(Get out of there, Joba. You're ruining the shot. Courtesy of the AP)
Yesterday we officially kicked off the 2013 AB4AR "Season Review" series with a look back on how the team's plan to contend on a budget worked out. If you missed the post yesterday and don't have the energy to click the link and catch up, here's a spoiler alert- it didn't. The same could be said for the team's efforts to address the 2014 rotation. To have any chance of contending this season, the Yankees were going to need a strong showing from their starting rotation, and they correctly focused most of their offseason efforts on building up that rotation. But in addressing the needs of the 2013 rotation, they were also creating a bunch of questions about the 2014 version. The hope was that a lot of those questions would be answered this year, but the end results have left the Yankees with even more issues to address.
The one thing the team knew they'd have to address regardless of performance was what they were going to do about replacing the elder statesmen of the rotation. Hiroki Kuroda and Andy Pettitte were both on 1-year deals this year and are eligible to become free agents again this offseason. Pettitte ended any speculation about his future by announcing his retirement before the end of the season, but Kuroda is still a huge unknown. He had another great year, sluggish finish aside, and you have to imagine he'd be welcomed back with open arms on another 1-year deal. He's also going to be 39 and presumably wants to contend for a title before heading back to pitch his final season(s) in Japan. The Yankees are hardly the team with the best chance to win the title next year, so Kuroda could decide to return to LA or join another contender if that's what he's truly after.
The younger back end of the rotation didn't clear itself up either. Ivan Nova started the season poorly, got hurt and spent a few months out of the rotation, then came back and pitched like gangbusters down the stretch. He basically took his strong 2011 finish and weak 2012 and combined them into 1 season in 2013. He's definitely going to be back next year, and right now he's probably the #2 starter behind CC Sabathia, but he's just as difficult as ever to project going forward.
His enigmatic right-handed partner Phil Hughes was much more consistent in what he did, it just so happened that he was consistently awful. In a contract year, Hughes turned in arguably his worst full season as a starter to date (5.19 ERA, 4.50 FIP, 1.3 fWAR in 29 starts) and reminded everybody that he is who his previous numbers said he was. He basically gutted his free agent market value in the process and made it impossible for the Yankees to even consider bringing him back. Once you get put on tandem 5th starter duty with the likes of David Huff (no offense, Dave), the writing is on the wall.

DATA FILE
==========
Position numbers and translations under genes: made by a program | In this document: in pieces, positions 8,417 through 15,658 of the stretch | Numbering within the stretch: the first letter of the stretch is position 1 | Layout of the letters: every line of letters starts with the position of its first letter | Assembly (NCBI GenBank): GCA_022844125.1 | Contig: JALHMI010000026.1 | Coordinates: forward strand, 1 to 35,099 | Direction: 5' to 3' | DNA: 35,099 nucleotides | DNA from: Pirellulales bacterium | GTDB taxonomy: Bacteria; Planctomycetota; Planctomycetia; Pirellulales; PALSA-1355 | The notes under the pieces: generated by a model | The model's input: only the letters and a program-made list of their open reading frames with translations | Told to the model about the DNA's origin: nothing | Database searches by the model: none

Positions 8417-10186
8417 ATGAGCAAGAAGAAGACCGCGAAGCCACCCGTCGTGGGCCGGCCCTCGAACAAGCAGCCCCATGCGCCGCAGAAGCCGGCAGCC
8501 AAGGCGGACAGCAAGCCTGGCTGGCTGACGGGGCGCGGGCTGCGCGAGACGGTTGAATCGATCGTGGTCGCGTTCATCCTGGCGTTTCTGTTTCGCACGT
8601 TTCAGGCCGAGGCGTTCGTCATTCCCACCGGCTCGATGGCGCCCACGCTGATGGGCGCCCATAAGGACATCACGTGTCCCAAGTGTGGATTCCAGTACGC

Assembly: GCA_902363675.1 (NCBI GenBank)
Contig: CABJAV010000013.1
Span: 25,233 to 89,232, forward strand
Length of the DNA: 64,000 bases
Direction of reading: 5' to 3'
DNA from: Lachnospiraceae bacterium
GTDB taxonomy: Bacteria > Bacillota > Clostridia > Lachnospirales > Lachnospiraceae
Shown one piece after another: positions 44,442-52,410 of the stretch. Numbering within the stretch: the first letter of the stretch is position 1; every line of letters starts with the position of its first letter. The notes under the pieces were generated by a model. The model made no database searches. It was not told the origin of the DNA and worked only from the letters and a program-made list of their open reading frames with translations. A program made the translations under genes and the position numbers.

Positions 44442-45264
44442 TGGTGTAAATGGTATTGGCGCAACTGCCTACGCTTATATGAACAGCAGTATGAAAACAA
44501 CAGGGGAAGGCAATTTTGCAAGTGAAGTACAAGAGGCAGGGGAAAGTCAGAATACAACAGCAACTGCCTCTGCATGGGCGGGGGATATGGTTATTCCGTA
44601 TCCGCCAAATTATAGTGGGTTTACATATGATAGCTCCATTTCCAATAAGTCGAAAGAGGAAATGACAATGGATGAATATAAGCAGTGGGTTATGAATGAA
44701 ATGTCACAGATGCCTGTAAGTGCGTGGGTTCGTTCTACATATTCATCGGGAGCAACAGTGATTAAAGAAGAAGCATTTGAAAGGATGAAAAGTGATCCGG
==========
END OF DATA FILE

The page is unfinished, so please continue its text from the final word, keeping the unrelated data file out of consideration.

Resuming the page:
Back to Sabathia. Of all the problems in the Yankee rotation, his are the ones of greatest concern. Coming off an injury-plagued 2012 that culminated in offseason elbow surgery, Sabathia experienced his first taste of age-related regression this year and it wasn't pretty. He went from ace on his best day/innings eater on his worst to mid-level starter on his best day and below-replacement level at his worst. He battled issues with fastball velocity and command and turned in his worst ERA (4.78) and fWAR (2.7) values of his career. Both Sabathia and the team are hopeful that he'll right the ship next year, but right now his status as staff ace is no longer as concrete as it used to be.
Outside of these 5, the Yankees got some minor contributions here and there from other starters. David Phelps gave them 12 starts of 3.85 FIP-level ball, Vidal Nuno was serviceable in 3 spot starts, and Huff and Adam Warren were alright in 2 spot starts apiece. The one player who didn't contribute anything may actually be the most important part of the rotation puzzle. Michael Pineda, almost a year removed from torn labrum surgery, worked a slow and deliberate rehab schedule in the Minors before being shut down for the season in August. He's reportedly healthy, but there hasn't been much from the team on what the offseason plans are for him. One way or another, he needs to be back on the mound starting games for the Yankees next year. 3 years of no production all but turns that trade into a loss for them.
Unsurprisingly, the Yankees were not active on the trade market during the season looking for rotation help. As a result, they're left with this huge batch of questions and a mountain of uncertainty. They don't know what to expect from CC next year, they don't know who's going to be backing him up as the #2 starter, they don't know when or how much they're going to get from Pineda, and they don't know how they're going to fill the 4th and 5th spots. There are a few other names on the free agent market who could help, but the budget constraints may force Cash to pass on them.
The Yankees thought they had enough starting pitching for 2013. Now that it's over, they know they don't have enough for 2014.